Passing on of cartel overcharges: Why is it so difficult to formulate robust predictions?

We introduce the reader to three stylized scenarios often referred to by practitioners when asked about the share of a cartel overcharge that was passed on from direct to indirect suppliers. We show how sensitive such predictions are with respect to many of the underlying assumptions. Even slight deviations from standard assumptions may overturn predictions entirely. We conclude that a reliable estimate of the pass-on rate must always be informed by actual evidence –used either to complement theoretical models or as input for evidence-based models.

I. Introduction 1. On 1 July 2019, the European Commission released the final version of its guidelines for national judges on how to estimate the share of cartel overcharges passed on to indirect purchasers and final consumers (the final guidelines) [1]. 2. More than two years have passed since the Commission commissioned a study that was supposed to inform its stance on passing-on. The 300-page study, which outlined the economics of pass-on and relevant case law, concluded in the recommendation for judges to use a checklist designed to assess available evidence regarding pass-on. [2] However, the study’s attempt to condense the complicated mechanisms behind the determinants of the pass-on rate into a slim and user-friendly questionnaire seems not to have convinced the Commission.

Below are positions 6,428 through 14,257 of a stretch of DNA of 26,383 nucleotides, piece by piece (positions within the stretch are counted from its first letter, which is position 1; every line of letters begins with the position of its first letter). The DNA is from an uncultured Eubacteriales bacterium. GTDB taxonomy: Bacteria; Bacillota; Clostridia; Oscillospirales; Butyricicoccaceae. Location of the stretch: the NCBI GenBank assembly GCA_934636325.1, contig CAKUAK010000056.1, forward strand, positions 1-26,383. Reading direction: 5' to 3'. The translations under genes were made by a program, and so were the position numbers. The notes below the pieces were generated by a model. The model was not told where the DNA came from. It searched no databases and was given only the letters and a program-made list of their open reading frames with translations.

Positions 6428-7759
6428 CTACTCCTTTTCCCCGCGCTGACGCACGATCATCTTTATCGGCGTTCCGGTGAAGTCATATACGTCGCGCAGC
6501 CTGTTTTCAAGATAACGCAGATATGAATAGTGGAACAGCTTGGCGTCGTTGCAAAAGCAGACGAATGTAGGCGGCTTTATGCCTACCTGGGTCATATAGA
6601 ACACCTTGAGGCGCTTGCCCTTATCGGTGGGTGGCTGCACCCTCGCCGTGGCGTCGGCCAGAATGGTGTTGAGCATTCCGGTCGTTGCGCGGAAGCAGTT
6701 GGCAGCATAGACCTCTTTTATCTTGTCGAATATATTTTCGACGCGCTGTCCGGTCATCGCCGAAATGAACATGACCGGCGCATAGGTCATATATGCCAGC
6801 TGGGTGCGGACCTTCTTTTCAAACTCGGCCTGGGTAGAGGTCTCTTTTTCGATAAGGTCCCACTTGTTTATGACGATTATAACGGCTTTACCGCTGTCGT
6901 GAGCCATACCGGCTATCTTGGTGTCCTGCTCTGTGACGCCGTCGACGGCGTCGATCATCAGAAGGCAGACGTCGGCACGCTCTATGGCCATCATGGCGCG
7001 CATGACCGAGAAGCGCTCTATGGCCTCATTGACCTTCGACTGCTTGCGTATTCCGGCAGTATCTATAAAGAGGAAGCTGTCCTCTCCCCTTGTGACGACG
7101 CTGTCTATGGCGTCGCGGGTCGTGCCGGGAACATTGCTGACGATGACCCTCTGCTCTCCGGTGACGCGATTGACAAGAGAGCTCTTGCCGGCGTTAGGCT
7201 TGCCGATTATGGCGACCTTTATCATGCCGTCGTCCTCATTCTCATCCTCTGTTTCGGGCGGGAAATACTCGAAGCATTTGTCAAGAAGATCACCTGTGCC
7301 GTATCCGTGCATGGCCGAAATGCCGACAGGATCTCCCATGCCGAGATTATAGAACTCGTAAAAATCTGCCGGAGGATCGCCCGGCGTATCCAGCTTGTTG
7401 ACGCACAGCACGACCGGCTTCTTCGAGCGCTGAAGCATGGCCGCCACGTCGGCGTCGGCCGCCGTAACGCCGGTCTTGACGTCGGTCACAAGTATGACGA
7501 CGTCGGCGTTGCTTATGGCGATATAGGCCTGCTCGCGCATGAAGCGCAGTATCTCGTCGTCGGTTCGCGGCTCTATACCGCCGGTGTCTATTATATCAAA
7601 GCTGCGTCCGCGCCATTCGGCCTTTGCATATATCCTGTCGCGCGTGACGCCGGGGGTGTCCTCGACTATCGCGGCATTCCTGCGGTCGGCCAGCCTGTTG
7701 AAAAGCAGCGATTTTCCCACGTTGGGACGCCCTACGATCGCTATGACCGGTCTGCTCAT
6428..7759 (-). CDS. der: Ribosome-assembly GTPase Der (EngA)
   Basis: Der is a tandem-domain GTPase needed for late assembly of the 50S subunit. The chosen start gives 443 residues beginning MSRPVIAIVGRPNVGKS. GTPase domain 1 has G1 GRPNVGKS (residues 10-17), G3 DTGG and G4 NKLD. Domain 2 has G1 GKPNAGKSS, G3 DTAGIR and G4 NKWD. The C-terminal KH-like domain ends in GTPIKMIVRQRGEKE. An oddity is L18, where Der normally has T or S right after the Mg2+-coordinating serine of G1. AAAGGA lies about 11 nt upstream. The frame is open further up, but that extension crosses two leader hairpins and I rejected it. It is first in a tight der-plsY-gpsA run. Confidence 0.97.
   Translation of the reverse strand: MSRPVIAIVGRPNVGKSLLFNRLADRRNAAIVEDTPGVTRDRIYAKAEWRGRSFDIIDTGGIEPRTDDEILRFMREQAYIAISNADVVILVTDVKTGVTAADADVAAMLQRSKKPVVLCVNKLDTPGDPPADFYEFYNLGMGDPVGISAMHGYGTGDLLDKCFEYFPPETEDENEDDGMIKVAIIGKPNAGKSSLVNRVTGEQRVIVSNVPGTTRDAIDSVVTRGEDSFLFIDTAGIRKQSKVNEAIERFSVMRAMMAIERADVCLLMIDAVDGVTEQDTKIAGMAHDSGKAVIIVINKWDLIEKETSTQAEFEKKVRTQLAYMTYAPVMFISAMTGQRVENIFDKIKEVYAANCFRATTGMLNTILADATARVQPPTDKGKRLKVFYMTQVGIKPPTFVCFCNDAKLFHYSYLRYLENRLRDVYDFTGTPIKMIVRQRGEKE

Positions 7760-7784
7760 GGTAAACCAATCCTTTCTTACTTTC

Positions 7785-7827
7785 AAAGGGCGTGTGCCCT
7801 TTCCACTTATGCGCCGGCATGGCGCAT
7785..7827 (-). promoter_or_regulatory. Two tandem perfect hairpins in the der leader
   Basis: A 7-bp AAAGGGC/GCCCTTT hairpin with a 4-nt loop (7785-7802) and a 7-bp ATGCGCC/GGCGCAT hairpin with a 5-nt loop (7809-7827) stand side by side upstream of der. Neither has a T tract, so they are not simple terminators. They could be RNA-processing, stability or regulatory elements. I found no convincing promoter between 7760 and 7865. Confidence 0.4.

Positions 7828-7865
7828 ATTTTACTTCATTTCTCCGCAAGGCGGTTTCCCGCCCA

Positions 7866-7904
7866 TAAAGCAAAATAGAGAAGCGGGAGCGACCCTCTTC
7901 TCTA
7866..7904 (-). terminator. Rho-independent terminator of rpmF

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Tobias Binz, Pierre Fleckinger, Christian Jaag, Constance Monnier-Schlumberger, Passing on of cartel overcharges: Why is it so difficult to formulate robust predictions?, November 2019, Concurrences N° 4-2019, Art. N° 92107, pp. 50-58

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